The lateral collateral ligament (LCL) is a thin band of connective tissue that runs along the outside of the knee. It connects the femur (thighbone) to the fibula (the more slender long bone of the calf). Similar to the medial collateral ligament (at the inside of the knee), the LCL works to stabilize the knee as it moves. LCL tears commonly result when a direct blow to the inside of the knee stretches the outer ligament until it tears. The tear may occur anywhere along the ligament – in the middle or at either end.
People often tear the LCL while playing a sport in which forceful collisions are common, such as football or hockey. The LCL and posterolateral corner (back and outside part of the knee) may also be injured in a car accident, fall or another event that impacts the area. It's important to know that an LCL tear usually occurs in conjunction with another knee injury.
Our approach to LCL tears
UCSF is committed to helping patients with LCL tears return to their highest possible level of activity, whether that means a daily walk or reporting for practice with the NFL. Our team includes orthopedic surgeons, primary care sports medicine doctors, physical therapists and athletic trainers. These specialists work together to tailor a treatment plan to each patient's needs and goals.
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Signs & symptoms
The most common symptoms of an LCL tear are pain, stiffness, swelling and tenderness along the outer side of the knee. Your knee may also feel loose, as though it will give way under stress. More severe tears can cause numbness or weakness in the foot; this occurs if the peroneal nerve (located near the LCL) is stretched at the time of injury or squeezed by subsequent swelling of the surrounding tissues.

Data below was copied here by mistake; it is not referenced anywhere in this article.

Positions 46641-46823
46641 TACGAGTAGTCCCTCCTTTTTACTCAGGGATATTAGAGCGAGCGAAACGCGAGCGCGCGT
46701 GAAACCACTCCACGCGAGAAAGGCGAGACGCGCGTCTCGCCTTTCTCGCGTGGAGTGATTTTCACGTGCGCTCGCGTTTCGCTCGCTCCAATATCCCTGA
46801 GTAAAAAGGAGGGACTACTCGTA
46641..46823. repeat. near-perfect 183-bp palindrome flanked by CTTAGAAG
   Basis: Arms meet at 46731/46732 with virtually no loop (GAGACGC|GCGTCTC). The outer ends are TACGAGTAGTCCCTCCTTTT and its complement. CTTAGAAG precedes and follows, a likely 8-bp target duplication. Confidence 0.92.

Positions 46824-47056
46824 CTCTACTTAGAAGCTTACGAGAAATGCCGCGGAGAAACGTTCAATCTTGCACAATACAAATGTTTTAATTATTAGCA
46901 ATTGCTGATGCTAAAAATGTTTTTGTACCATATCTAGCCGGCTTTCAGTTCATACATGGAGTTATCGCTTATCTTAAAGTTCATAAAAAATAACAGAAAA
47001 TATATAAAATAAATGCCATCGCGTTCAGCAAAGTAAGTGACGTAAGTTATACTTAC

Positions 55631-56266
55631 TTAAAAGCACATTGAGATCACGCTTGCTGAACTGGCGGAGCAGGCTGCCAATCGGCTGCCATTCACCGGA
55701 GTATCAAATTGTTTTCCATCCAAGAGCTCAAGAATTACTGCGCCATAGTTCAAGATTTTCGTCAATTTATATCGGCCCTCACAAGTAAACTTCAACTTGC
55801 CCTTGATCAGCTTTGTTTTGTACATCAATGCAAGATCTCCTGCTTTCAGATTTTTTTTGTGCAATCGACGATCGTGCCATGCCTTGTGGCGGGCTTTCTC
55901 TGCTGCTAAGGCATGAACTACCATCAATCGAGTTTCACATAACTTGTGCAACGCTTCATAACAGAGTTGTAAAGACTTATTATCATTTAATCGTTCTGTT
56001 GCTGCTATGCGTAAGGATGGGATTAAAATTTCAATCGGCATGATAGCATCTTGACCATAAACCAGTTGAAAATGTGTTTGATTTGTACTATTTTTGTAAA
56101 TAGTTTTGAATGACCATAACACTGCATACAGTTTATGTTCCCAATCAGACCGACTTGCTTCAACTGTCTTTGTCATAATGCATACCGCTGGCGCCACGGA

The first step is a physical exam. Your doctor will check the outside of the knee for pain or tenderness, then apply pressure to the area while your leg is both bent and straight, which can indicate the severity of your injury.
Sometimes the immediate pain and swelling make it difficult to gauge severity. In this case, you may be asked to wear a light brace and to ice and elevate your knee until the swelling goes down.
Your doctor may also order the following tests:
- X-rays. These can reveal a fracture of the fibula or other bones, such as the femur and tibia (larger long bone of the calf).
- Magnetic resonance imaging (MRI). This test assesses the severity of LCL injuries with more than 90 percent accuracy. It's often used to confirm the ligament injury diagnosis and to check for injuries to cartilage or other knee ligaments.
Treatment depends on the extent of injury. Severe LCL tears, which often happen along with other knee damage, may require surgery, followed by physical therapy. Less severe injuries usually respond to physical therapy alone. We offer the full range of physical therapies, including exercise regimens, functional activities and neuromuscular reeducation (techniques that train the area to move normally again). Our specialists guide each patient through a personalized program designed to facilitate healing, recover function and improve physical performance.
Although severe injuries often require surgery, lesser damage usually responds well to nonsurgical treatment. Recovery time depends on the injury's severity.
Rehabilitation for an LCL tear consists of:
- A period of rest
- Physical therapy
Once pain and swelling have subsided, you should be able to begin exercises to restore strength and normal range of motion.